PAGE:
Conclusion

General health care patients from six European countries were asked for reasons why they did not seek help for AUDs. The study showed that lacking problem awareness was the major reason for not seeking treatment, especially in less severe cases that are however prone to physical harm from heavy drinking [36]. A more regular monitoring of patients’ alcohol consumption and offering brief interventions for individuals with mild AUDs could potentially improve their health and reduce societal harm [53]. For more severe cases treatment barriers were reported more frequently. For these cases GPs could serve as a junction point to specialized care.

Abbreviations

AUD: 

Alcohol use disorder

GP: 

general practitioner

CIDI: 

Composite International Diagnostic Interview

DSM: 

Diagnostic and Statistical Manual of Mental Disorders

CI: 

Confidence interval

Declarations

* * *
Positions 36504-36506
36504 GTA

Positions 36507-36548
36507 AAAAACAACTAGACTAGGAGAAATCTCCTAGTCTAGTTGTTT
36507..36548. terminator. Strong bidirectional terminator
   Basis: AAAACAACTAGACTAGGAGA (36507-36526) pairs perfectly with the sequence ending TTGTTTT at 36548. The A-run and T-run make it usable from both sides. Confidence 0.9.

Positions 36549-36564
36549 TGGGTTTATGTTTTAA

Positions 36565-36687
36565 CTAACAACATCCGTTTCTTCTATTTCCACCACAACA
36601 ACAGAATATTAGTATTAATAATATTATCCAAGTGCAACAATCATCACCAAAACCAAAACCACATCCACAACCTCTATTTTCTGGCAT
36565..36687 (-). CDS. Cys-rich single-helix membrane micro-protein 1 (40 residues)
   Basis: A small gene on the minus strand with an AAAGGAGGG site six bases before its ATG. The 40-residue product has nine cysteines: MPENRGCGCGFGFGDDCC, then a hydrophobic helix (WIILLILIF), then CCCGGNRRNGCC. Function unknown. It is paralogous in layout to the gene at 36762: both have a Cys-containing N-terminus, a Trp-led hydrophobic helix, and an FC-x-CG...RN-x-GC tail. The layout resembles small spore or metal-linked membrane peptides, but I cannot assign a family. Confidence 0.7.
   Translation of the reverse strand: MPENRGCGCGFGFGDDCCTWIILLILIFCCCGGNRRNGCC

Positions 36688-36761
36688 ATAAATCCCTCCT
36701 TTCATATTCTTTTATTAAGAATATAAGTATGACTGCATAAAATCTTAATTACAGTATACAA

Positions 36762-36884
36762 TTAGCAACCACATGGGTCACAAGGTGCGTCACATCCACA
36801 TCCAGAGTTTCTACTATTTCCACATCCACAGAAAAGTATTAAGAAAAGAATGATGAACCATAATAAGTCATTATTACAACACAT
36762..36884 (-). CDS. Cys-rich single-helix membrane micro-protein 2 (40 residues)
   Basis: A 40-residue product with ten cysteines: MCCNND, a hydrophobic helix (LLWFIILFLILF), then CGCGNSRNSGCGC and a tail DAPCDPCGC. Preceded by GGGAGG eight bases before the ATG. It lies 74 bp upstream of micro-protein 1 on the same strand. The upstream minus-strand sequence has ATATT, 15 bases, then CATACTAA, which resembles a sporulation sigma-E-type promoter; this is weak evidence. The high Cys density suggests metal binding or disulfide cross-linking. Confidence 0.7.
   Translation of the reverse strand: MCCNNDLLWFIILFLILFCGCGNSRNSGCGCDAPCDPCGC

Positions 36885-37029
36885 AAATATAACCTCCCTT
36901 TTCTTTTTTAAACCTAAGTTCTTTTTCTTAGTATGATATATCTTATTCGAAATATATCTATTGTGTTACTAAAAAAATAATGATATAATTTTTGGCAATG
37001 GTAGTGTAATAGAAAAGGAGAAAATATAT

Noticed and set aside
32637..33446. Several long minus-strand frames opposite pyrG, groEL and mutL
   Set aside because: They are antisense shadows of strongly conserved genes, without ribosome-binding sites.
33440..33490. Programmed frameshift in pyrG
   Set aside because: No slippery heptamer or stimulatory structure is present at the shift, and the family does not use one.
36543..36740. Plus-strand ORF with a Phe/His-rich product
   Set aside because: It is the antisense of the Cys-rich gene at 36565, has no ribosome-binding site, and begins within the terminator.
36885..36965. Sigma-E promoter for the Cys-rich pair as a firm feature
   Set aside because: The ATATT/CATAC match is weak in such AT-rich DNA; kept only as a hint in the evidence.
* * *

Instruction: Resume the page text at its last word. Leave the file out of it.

Acknowledgements

The authors acknowledge all the primary care physicians for their invaluable contributions to this study, as well as Franz Hanschmidt who helped coding the open answers. The study was financially supported by an investigator initiated grant (grant number: 414209) to the last author and the GWT-TUD (Gesellschaft für Wissens- und Technologietransfer der TU Dresden mbh) by Lundbeck A/S. The study sponsor had no role in study design, collection, analysis, and interpretation of data. The views expressed in this article are solely those of the authors and not necessarily those of affiliated institutions or the funder.

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Authors’ Affiliations

(1)
Social and Epidemiological Research Department, Centre for Addiction and Mental Health
(2)
Institute for Clinical Psychology and Psychotherapy, Technische Universität Dresden
(3)
Department of Addiction, Hospital Clínic, University of Barcelona
(4)
Addiction Policy, Dalla Lana School of Public Health, University of Toronto
(5)
Institute of Medical Science, University of Toronto
(6)
Department of Psychiatry, University of Toronto

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© Probst et al. 2015